I Got a Fast Car: Mann Gets Glossy with Longstanding Labor of Love
For his first theatrical release in eight years and his second biopic following 2001’s Ali, Michael Mann’s Ferrari finally completes its twenty year gestation period after a handful of false starts and various high profile re-casting. Partially based on journalist Brock Yates’ 1991 publication Enzo Ferrari: The Man and the Machine, Mann pares down the proceedings to one detrimental year in the life of the iconic automobile entrepreneur. But Mann’s reputation and the creative energy he’s funnelled into the material hangs over the final product like an albatross, arguably devoid of the visual signature which has defined his filmography.
The script’s parameters are feasible, detailing Ferrari’s struggle in 1957 to avoid bankruptcy while reclaiming his brand’s title as fastest record from the likes of Jaguar and Maserati and juggling significant domestic dilemmas with his wife and mistress. But there’s an unavoidable element of shlock thanks to casting choices and a decision to make this a dubious Italian accented English language production. Still, there’s no arguing Mann’s production quality and keen sense of pacing, which makes for an enjoyable, if compromised film.
The film opens with a blurb about how Enzo (Adam Driver) and his wife Laura Ferrari (Penelope Cruz) founded Ferrari S.p.A in 1947 before the film opens a decade later, his relationship in shambles due to the death of their teenage son Alfredo in 1956. Determined to focus on building cars for racing rather than for selling, Ferrari is nearing a free fall unless Enzo can turn the beat around, which requires him joining with another company for capital to produce more cars. But he requires complete control of his brand, so it appears the only option is for Ferrari to reclaim the racing track record, recently claimed by Maserati. When the death of his second race-car driver seems to be a setback, providence arrives in the form of cocky young driver Alfonso De Portago (Gabriel Leone). The plan is for Ferrari to take home top prize at the upcoming Mille Miglia race, which will ensure the sales they need for justifying production. Making a covert deal with the press to start rumors about a potential merger with Ford brings Fiat into the fold as Ferrari’s economic savior. But bubbling in the background of this drama is the irate Laura, who discovers Enzo not only has a mistress, Lina (Shailene Woodley), but also a ten year old son, Piero. Determined to ensure Enzo does not claim Piero, which would make him an heir to their empire, her schemes threaten to ruin his best laid plans.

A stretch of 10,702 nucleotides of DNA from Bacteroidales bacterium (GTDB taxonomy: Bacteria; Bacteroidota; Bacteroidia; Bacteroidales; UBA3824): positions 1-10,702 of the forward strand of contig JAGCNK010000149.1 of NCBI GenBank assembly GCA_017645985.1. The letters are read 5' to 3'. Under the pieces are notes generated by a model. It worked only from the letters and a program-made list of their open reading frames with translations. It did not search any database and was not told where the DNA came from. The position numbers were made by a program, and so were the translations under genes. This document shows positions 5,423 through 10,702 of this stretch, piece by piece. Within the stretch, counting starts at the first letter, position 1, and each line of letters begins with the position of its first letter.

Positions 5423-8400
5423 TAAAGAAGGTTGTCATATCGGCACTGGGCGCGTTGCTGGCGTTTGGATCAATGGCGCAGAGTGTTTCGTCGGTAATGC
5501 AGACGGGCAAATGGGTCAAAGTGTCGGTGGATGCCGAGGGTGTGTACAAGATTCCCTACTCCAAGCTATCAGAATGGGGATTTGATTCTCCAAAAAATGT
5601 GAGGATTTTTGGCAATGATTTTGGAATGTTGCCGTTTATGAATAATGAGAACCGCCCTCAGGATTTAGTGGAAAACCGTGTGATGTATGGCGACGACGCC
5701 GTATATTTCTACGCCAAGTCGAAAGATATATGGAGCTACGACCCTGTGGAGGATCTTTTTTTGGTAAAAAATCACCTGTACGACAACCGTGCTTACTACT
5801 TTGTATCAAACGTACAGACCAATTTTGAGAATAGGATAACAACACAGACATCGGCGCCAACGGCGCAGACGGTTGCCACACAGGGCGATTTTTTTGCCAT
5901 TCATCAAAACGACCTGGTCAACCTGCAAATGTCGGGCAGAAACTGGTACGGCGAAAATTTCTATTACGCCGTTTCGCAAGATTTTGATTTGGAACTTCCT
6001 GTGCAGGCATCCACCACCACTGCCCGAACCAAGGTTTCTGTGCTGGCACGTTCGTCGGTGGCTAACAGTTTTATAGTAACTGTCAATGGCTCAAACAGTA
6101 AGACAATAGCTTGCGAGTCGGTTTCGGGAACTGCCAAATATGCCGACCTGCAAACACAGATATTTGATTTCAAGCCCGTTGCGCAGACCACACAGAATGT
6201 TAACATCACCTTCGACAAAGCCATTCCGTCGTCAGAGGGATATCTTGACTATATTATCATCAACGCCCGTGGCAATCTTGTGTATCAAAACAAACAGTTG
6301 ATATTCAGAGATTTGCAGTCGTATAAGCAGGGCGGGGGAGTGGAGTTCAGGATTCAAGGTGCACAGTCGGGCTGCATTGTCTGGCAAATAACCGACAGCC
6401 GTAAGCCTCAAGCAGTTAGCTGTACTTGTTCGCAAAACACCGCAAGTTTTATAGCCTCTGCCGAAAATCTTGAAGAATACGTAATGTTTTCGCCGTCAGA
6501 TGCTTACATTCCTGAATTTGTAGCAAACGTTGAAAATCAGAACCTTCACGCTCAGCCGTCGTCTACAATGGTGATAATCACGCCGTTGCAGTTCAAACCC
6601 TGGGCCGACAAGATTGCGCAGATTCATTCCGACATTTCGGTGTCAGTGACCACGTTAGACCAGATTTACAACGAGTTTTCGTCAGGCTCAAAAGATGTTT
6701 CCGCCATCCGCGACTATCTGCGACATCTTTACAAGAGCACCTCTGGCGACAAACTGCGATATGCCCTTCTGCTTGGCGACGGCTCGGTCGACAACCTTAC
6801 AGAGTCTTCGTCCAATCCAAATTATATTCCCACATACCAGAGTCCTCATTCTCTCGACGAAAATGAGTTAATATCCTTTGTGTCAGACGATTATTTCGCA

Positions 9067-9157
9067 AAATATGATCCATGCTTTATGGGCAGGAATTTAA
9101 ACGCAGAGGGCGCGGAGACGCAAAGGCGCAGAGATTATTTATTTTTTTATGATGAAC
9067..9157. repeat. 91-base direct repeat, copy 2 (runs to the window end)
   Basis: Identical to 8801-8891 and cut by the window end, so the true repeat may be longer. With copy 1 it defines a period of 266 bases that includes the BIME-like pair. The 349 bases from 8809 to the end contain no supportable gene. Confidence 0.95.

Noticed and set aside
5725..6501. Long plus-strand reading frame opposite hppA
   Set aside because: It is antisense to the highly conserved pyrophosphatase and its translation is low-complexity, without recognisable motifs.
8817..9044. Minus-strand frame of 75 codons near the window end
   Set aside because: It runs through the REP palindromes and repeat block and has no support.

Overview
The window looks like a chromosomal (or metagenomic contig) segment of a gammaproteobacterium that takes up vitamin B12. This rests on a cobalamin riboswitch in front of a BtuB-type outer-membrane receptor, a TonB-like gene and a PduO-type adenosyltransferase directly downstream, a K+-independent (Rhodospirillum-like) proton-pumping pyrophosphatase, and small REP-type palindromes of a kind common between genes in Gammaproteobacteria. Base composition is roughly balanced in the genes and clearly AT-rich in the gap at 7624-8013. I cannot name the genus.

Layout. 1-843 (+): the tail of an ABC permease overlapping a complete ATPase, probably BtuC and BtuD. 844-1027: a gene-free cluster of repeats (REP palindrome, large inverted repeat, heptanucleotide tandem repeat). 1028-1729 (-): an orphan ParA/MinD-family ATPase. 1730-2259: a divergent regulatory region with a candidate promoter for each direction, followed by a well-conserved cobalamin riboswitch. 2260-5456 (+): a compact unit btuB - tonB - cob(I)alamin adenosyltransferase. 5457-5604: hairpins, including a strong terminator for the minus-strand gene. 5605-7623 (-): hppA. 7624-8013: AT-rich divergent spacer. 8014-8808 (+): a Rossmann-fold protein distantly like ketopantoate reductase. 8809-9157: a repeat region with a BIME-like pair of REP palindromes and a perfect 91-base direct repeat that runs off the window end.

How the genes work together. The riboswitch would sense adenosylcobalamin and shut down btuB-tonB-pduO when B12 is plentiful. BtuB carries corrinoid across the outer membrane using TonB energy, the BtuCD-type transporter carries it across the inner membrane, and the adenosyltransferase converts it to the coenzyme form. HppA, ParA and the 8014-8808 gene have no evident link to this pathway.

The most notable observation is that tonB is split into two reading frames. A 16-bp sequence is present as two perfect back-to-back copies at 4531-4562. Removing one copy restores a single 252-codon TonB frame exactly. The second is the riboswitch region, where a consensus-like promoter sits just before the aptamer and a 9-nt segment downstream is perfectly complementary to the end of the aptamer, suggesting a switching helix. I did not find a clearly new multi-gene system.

Working for the first time with Mann, Erik Messerschmidt (who has been David Fincher’s main cinematographer for the past decade) attempts to work through this gloomy, anxiety-laden world by following hot on the heels of Driver. There are plenty of sequences with close-ups featuring the back of his head, as if the world were finally catching up to a man ahead of his time while he struggles to maintain his position. At this point in time, Ferrari was nearing sixty years of age, and even with gray locks and a lined forehead, Driver doesn’t feel quite in this vicinity.
Luckily, the film doesn’t descend into the egregiously campy chaos of Ridley Scott’s House of Gucci (2021), where Driver also was miscast as a famed Italian, and this is partially due to the somewhat sensible script from Troy Kennedy Martin and Mann (although there are a number of lazy cliches, such as sex on the kitchen table when passions boil over, etc.). Likewise, Penelope Cruz fares better as Laura Ferrari than she did as Donatella Versace in the Ryan Murphy series “The Assassination of Gianni Versace.” Gone is her wooden tongue clicking through dense dialect, replaced with a fiery rage as a wronged woman. When she discovers the existence of not only his mistress but another son, the film finally hits a strain of anxiety that all its race scenes do not. Scouring the countryside to find Lina, she personifies a sense of “Fee-fi-fo-fum, I smell the blood of Ferrari’s son.” Sticking out like a sore thumb is Shailene Woodley, as miscast here as she was in Oliver Stone’s Snowden, 2016. She’s eclipsed only by a twee performance from the child playing her son, young Piero, who, of course, eventually becomes the sole heir.
Since it’s a Michael Mann production, a whole slew of notable actors pop up in the periphery with little to do, including Jack O’Connell, Patrick Dempsey, and Sarah Gadon. Only Cruz and Gabriel Leone as the doomed race car driver Alfonso De Portago make a veritable emotional impression. In the last forty minutes of the film, Mann builds to a crescendo at Mille Miglia, where a tragic fluke accident claims the lives of nine bystanders, creating an unexpected spike in the film’s blood pressure. As the titular entrepreneur, Driver is the film’s stable lynchpin, but Mann only scratches the surface of his obsessive, self-centered behavior, while not really showcasing the disastrous ripple effects of his desires nor the resulting legacy of his accomplishments. Ultimately, Ferrari feels like a tightly wound vanity project which really needs to blow a head gasket.
Reviewed on August 31st at the 2023 Venice Film Festival – In Competition. 130 Mins.